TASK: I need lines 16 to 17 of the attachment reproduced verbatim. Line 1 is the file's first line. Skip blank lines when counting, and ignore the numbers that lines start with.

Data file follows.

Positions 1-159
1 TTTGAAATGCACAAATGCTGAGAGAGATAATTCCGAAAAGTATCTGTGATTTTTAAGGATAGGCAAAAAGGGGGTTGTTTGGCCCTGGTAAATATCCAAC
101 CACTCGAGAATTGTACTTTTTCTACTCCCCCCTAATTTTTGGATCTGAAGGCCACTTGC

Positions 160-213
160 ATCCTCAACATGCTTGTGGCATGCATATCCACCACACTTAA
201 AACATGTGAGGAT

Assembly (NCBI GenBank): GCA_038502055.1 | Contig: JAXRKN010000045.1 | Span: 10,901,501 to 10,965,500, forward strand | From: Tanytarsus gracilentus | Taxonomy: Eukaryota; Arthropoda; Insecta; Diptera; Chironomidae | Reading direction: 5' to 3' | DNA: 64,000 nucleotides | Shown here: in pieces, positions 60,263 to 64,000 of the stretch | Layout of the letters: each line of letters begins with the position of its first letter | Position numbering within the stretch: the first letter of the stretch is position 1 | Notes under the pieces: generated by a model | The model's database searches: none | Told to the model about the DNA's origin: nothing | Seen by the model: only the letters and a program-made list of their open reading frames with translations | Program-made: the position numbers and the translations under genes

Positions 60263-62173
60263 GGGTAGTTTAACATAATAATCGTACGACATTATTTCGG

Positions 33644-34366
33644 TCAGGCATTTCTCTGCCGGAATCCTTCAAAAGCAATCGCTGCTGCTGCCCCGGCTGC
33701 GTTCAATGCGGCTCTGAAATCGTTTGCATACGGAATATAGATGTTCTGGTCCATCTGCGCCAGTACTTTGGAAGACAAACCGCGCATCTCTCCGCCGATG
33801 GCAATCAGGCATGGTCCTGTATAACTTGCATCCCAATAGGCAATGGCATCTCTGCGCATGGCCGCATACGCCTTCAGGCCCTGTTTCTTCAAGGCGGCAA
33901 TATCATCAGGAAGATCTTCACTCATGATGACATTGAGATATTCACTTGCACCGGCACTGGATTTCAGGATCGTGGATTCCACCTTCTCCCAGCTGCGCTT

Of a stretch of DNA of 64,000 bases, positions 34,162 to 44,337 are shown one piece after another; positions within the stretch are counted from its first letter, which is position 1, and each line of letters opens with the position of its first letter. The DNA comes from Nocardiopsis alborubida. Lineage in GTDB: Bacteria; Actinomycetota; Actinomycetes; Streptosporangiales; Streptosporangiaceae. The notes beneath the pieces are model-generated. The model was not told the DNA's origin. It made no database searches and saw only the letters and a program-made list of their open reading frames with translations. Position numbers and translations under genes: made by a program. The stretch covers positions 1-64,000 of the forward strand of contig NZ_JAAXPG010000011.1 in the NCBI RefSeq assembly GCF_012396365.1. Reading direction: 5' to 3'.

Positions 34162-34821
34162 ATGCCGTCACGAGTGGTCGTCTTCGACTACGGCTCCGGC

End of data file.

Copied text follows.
Positions 34162-34821
34162 ATGCCGTCACGAGTGGTCGTCTTCGACTACGGCTCCGGC